Here's a stray thought about why Simon & Schuster may not have pushed unabridged audios when the technology was making them more efficient to produce.
If unabridged novels are bought by people as an alternative
to reading the hardcopy book, but the book sales are still respectable, is there a pressing need to put a finger in the dyke?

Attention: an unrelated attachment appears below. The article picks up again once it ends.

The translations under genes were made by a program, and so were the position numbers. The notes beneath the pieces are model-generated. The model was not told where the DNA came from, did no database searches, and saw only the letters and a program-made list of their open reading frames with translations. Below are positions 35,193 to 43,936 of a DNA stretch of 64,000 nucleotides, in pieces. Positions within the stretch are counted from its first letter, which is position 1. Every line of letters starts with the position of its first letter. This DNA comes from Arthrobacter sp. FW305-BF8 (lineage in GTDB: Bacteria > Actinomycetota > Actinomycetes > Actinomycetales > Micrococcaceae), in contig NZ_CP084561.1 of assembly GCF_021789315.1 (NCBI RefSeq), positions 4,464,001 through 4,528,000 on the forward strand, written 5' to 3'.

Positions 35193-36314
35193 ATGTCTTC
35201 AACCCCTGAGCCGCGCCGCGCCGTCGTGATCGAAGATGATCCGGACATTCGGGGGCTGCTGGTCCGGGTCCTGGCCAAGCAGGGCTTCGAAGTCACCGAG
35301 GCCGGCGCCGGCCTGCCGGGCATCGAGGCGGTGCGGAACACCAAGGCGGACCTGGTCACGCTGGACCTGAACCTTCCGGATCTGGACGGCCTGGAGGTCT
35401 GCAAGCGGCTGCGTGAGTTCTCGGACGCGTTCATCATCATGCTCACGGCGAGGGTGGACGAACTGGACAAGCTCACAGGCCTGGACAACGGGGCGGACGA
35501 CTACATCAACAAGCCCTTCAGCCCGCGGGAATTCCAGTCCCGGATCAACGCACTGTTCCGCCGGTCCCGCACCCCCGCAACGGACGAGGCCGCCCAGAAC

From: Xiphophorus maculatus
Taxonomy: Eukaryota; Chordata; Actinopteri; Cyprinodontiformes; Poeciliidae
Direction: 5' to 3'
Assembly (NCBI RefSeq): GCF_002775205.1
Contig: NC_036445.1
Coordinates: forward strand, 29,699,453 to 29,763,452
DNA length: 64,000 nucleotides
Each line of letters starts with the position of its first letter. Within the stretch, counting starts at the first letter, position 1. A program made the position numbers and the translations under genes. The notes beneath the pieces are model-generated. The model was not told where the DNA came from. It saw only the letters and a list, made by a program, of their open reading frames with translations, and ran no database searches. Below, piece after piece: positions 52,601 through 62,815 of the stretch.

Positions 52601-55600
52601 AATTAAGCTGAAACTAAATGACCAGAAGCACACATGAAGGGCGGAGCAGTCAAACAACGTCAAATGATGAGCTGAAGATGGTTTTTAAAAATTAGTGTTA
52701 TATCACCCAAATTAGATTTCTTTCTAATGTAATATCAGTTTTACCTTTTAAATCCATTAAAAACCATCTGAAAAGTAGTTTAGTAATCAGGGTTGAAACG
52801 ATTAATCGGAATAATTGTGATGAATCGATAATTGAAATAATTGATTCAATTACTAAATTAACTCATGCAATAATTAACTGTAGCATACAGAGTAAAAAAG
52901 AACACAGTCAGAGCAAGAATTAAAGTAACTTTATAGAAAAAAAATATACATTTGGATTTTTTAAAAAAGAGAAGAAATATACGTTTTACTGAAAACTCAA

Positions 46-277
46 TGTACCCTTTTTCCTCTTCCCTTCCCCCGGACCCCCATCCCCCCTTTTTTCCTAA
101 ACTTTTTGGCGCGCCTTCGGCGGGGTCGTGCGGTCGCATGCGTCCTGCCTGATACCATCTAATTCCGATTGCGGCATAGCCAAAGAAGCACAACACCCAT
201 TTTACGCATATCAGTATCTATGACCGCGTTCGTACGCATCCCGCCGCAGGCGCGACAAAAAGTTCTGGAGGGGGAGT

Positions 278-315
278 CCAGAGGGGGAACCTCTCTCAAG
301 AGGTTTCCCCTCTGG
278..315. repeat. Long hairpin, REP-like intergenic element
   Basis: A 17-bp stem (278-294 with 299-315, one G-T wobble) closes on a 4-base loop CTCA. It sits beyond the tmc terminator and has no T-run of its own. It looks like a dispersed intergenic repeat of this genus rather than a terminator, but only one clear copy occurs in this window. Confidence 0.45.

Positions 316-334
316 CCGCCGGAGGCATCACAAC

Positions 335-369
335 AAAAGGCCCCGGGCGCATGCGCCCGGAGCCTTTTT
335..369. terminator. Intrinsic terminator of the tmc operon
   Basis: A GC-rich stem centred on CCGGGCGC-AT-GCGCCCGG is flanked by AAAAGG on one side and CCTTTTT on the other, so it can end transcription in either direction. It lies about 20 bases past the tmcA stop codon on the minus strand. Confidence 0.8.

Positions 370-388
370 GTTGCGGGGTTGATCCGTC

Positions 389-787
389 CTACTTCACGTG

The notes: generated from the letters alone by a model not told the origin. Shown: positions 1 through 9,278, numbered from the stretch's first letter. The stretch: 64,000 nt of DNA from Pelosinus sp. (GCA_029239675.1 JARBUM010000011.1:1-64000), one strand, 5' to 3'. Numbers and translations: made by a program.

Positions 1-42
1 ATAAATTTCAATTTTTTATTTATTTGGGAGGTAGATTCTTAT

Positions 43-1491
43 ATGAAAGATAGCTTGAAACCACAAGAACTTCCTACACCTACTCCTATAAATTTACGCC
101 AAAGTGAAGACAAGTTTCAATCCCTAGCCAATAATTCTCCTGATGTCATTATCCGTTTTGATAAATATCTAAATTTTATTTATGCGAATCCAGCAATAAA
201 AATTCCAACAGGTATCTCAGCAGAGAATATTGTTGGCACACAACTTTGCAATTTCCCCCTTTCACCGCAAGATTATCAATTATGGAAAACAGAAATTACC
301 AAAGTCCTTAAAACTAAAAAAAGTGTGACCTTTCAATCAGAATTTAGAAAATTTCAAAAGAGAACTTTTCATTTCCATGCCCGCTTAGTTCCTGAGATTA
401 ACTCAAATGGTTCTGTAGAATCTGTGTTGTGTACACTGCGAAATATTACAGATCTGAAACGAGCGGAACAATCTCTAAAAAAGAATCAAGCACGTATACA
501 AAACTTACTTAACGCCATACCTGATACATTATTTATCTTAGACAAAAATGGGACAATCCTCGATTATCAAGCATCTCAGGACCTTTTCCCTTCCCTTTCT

Yes, the abridged novels reacted to changing trends over the decades. They got longer and longer, and fewer in number, eventually only adapting hardcovers, moving to CD-format and cheaper narrators, and eventually drying up all together. But, in my own experience, I was a completist and only twice played the abridged audio before
reading the book ("Sarek" and "Stone and Anvil"), and then I had
to read the book.
Unabridged audios might attract new consumers who prefer not to read, but established fans are supposed to choose
audio or book, but not both?